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Repeat Extracorporeal Membrane Oxygenation Support Is Appropriate In Selected Children With Cardiac Disease
Shriprassad Deshpande1, Pranava Sinha1, Jaimin Trivedi2, Bahaaldin Alsoufi2.
1Washington National Children's Hospital, Washington, DC, USA, 2University of Louisville, Louisville, KY, USA.

Objectives: Children requiring multiple ECMO runs during same hospital admission likely have ongoing cardiac pathology (residual lesion, myocardial dysfunction) and are exposed to increased complications/end-organ dysfunction. Reported repeat ECMO survival is poor and suggested to be futile. Methods: Using ELSO data (2011-2019), We evaluated children (n=669) who received multiple (≥2) cardiac ECMO during same admission. Factors associated with hospital mortality were evaluated using multivariable regression analysis. Results: Median ECMO runs was 2(range:2-4) including 210(31%) who received extracorporeal cardiopulmonary resuscitation (ECPR). There were 250(37%) hospital survivors. Survivors were more likely older, Caucasian, and less likely to have HLHS, require >2 runs, require longer support duration, inotropes or have acidosis while on ECMO, or develop renal and neurologic complications.[TABLE]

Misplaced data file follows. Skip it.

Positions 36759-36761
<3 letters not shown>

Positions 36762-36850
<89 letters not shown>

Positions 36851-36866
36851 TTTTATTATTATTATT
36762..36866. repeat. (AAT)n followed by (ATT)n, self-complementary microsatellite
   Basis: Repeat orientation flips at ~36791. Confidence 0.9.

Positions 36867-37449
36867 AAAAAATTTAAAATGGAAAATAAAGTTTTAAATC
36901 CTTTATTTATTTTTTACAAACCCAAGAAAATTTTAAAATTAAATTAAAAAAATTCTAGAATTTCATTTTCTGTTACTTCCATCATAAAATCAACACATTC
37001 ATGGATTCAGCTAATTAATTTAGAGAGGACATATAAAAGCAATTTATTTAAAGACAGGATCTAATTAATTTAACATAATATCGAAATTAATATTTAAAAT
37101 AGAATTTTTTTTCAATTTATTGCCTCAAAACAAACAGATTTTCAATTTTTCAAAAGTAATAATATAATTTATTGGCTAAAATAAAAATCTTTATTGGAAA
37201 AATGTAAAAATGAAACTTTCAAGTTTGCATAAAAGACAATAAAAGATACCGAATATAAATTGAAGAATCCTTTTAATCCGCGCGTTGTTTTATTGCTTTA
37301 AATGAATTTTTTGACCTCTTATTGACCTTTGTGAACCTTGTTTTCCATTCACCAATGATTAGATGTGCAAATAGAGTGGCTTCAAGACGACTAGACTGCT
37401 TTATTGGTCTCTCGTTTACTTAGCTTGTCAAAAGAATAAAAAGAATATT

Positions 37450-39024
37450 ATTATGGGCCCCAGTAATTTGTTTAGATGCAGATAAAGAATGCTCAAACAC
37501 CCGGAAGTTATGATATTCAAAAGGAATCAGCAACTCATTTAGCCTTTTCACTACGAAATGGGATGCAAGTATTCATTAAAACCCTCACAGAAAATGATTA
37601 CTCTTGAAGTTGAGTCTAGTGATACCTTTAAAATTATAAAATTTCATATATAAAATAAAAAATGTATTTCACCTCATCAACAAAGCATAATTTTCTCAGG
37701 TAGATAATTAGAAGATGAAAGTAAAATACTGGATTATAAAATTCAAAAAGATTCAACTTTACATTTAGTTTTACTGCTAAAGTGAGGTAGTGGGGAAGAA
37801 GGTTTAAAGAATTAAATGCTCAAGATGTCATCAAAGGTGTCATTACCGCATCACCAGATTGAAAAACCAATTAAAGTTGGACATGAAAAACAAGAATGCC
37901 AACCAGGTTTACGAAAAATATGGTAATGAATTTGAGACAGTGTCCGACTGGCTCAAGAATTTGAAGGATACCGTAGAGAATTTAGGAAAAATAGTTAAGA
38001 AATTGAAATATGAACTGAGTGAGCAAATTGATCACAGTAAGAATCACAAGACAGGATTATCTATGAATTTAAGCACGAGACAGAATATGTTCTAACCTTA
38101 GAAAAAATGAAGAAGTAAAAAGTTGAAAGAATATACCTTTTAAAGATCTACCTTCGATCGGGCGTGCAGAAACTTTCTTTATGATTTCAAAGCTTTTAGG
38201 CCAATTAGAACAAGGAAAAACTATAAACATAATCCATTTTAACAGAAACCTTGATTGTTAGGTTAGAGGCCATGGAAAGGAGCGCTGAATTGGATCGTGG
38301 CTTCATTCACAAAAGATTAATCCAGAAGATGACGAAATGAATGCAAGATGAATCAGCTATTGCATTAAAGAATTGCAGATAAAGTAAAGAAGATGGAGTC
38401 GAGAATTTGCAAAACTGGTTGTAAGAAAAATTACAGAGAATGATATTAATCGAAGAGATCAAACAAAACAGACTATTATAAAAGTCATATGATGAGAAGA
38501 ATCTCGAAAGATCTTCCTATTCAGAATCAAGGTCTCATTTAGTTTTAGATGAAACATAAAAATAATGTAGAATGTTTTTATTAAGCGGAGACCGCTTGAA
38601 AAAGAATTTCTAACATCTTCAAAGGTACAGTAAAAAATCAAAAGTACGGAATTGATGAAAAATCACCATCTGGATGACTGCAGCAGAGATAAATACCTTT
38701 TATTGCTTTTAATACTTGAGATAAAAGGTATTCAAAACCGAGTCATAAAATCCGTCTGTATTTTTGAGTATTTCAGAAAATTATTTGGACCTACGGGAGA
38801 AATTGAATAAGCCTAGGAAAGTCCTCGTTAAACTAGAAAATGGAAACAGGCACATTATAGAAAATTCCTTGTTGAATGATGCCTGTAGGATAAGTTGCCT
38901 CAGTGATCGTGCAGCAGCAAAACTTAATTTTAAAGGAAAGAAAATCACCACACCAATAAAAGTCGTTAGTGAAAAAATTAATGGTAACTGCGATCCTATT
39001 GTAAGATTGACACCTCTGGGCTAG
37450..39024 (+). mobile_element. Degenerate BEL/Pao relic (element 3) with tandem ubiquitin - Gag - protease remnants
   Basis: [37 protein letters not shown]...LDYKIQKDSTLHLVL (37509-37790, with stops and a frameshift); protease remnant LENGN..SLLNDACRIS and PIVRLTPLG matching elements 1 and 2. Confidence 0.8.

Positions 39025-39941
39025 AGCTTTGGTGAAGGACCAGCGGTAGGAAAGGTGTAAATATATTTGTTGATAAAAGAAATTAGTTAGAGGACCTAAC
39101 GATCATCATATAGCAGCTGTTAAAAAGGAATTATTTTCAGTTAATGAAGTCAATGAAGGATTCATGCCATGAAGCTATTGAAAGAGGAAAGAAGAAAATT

On multivariable analysis, factors associated with death included: neonates (OR=4.7,95%CI=2.5-9.1,p<0.0001), infants (OR=2.3,95%CI=1.3-4.2,p=0.0001), Black-race (OR=2.8,95%CI=1.6-4.9,p=0.0108), persistent acidosis (pH<7.2) (OR=2.4,95%CI=1.0-5.8,p=0.0586), longer ECMO (OR=1.1,95%CI=1.06-1.12,p<0.0001, per10-hours), renal failure (OR=2.7,95%CI=1.8-4.1,p<0.0001), neurologic complications (OR=3.9,95%CI=2.2- 6.7,p<0.0001). Conclusions: In children with cardiac pathology, multiple ECMO/ECPR runs are associated with 37% hospital survival. While registry data limits ability to determine selection criteria to receive repeat ECMO, our findings suggest that in properly selected patients, repeat ECMO support is not futile. Ongoing assessment of support adequacy, end-organ function and cardiopulmonary recovery is necessary.


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